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Design Thinking at Apple – Why Less is More

At the 2014 Inner City 100 Symposium & Awards, leading urban businesses from across the country will descend on Boston for a day of executive education with Harvard Business School faculty and leaders from industry including Seth Goldman of Honest Tea and Anne Hubert of MTV Scratch. One of these sessions, led by Harvard’s Stefan Thomke, will focus on Design Thinking and Innovation at Apple in an effort to pull back the veil of secrecy surrounding the tech giant’s incredible success. Among the topics attendees will be led through in this interactive case study are design thinking, product development strategy, CEO as chief innovator, and bold business experimentation. Here’s a small taste of what attendees can expect on design thinking before the session on October 16th.

Designing “Insanely Great” Products

Some have attributed Apple’s success to its clever ads. Their unique marketing, best represented by their famous “1984 Commercial” introducing the Macintosh during the Super Bowl, has left a distinct impression on viewers. Yet before products even come to market, Apple is hard at work focusing on product design. Indeed, much of the company’s success is due to its focus on “insanely great products”, a term coined by the company’s iconic founder, Steve Jobs, and used to motivate Apple staff to this day.

Pegged one of the most “innovative” companies in the world, Apple focuses its vast resources on creating products that reshape paradigms and create industries- Jobs conceived Apple as a place where people could come and do the best work of their lives in pursuit of life-changing products. Cordell Ratzlaff, an architect of the Mac OS X operating system, described their process as follows: “We focused on what we thought people would need and want, and how they would interact with their computer. We made sure we got that right, and then we went and figured out how to achieve it technically.” Rather than asking the engineers what was possible and relegating design to a secondary role as many of their competitors would, Apple urges its technologists to push the limits of what has ever been achieved in service of giving users what they want.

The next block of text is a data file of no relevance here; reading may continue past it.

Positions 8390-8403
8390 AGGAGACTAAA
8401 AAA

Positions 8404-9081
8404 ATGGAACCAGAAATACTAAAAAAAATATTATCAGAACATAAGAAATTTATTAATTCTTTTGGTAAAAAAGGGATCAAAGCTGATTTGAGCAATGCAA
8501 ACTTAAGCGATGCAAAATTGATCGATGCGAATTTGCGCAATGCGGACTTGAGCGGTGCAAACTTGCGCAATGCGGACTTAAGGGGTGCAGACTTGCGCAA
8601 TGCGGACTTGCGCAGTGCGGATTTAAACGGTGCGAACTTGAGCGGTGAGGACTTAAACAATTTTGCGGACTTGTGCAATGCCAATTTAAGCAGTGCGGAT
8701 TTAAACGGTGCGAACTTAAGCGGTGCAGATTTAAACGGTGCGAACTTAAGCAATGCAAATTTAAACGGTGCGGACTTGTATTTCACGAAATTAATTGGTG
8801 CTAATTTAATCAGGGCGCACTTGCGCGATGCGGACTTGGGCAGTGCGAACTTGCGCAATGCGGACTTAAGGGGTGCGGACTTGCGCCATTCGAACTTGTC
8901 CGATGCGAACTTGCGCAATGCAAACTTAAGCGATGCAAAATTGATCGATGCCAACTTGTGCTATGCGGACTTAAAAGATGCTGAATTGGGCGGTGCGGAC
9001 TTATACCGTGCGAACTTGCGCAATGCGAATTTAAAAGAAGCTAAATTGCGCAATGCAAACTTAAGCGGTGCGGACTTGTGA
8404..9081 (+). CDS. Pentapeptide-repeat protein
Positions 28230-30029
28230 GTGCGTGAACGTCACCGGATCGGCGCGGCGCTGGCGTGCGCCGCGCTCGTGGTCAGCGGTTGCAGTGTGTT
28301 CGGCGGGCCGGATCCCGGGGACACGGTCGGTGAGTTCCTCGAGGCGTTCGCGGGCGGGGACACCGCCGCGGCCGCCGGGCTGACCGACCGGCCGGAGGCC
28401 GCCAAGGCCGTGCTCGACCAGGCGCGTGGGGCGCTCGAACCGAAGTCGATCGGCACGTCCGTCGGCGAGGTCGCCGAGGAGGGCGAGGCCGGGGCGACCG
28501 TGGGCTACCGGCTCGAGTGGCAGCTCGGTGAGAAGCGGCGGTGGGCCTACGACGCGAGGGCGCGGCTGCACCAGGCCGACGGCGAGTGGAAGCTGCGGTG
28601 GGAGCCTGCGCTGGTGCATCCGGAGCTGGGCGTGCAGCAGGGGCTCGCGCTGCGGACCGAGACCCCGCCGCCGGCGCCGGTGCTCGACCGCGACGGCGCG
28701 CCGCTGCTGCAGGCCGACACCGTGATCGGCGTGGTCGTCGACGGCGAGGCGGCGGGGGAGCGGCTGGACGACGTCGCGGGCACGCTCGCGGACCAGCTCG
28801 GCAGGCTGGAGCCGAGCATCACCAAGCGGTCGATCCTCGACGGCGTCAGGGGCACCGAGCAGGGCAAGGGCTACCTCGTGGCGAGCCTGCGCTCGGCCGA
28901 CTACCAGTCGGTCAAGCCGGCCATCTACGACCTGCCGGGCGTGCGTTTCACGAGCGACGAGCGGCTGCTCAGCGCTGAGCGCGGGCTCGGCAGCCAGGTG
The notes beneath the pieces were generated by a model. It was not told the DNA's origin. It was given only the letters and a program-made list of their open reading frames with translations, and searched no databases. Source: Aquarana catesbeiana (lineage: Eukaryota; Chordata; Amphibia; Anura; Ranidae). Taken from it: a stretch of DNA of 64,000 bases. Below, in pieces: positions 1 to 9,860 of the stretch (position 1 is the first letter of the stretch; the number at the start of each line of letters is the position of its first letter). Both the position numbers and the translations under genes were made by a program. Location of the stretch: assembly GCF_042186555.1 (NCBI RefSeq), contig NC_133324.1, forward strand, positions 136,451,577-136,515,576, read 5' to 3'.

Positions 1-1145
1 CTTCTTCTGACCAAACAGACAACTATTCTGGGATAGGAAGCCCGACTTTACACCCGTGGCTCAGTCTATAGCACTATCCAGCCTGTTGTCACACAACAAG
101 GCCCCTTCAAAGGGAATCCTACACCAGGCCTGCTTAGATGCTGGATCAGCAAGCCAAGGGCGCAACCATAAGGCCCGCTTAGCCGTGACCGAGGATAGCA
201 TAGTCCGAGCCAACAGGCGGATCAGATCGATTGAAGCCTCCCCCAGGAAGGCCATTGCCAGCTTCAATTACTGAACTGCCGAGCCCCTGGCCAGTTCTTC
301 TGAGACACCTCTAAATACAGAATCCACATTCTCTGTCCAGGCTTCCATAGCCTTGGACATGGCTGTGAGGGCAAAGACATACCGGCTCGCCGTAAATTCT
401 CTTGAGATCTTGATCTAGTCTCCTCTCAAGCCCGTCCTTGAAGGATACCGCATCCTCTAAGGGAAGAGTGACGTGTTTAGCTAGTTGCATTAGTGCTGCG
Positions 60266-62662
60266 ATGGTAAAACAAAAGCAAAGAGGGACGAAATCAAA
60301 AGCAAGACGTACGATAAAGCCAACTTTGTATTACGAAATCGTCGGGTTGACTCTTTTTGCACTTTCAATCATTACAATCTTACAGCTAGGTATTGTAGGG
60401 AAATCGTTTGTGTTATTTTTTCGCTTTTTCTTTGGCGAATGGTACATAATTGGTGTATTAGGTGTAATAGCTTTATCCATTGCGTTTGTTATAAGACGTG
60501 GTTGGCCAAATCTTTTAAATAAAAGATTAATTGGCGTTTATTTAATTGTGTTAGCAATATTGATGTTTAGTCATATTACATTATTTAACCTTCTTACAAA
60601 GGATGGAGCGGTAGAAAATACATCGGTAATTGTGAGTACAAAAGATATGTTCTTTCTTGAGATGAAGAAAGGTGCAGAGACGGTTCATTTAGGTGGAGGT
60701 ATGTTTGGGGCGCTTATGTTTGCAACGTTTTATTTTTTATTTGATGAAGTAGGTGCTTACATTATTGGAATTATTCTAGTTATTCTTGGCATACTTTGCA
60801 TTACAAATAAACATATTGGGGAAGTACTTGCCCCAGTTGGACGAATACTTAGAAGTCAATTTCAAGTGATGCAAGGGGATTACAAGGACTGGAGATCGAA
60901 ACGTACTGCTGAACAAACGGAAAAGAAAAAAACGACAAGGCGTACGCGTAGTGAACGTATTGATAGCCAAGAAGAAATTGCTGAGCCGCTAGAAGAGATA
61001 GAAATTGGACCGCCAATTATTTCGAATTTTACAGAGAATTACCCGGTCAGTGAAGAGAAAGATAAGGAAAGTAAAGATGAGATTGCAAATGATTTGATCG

In many cases, this has led to product features that initially seemed counter-intuitive. When Apple removed the slot for inserting diskettes in its Mac computers, reviewers criticized the company for its arrogance and oversight of “must-have” features. Instead, the Mac thrived. Similarly, the iPad does not have a USB port, and later generations of the iPads were introduced with less storage capacity. Users have adapted to the much simpler, user-friendly products.

Indeed, Apple has become as well-known for what its products don’t contain as for what they do. If the past is any indication, the simplistic design of the new Apple watches, featuring just 1 Bauhaus-inspired knob and the cutting edge of wearable device technology, won’t impede its adoption among its global customer base.

Designing the Perfect Retail Store

Design innovation is also evident in Apple’s retail stores. In May 2001, just as the technology bubble was bursting, Apple daringly opened its first brick-and-mortar location after heated internal deliberation. Pushing his staff to work 70-80 hour weeks and recruiting leading retail executives like Gap Inc. legend Millard Drexler, Jobs worked unrelentingly on a top-secret model store near the Apple campus at 1 Infinite Loop, Cupertino, California. When Drexler indicated after 6 months of tireless work that the store needed a complete reworking based on different principles to achieve the artistic maximum in design-led sales, many other CEOs would have clung to their work. Jobs however, after a period of distress, recognized that all of his efforts and the funds allocated to the project would need to be written off as a sunk cost and boldly accepted Drexler’s critique. The rest is history: Apple stores now generate the highest revenue per square foot in the entire retail sector, an unprecedented feat for a tech company with no previous experience in the space.

While other computer companies were moving herd-like towards online sales and customizable products, Apple’s distinctive process created stores that became a product in their own right at a time when the nation saw retail as a dying industry. The stores, which actually carry few products, are painstakingly designed to create a phenomenal user experience. Apple stores often command the highest rent per square foot of any other store in the same shopping center—but that hasn’t deterred Apple executives. The results speak for themselves:

Register now to see Dr. Thomke present the case study live on October 16th and learn about the other three drivers of design and innovation at Apple, Inc. 

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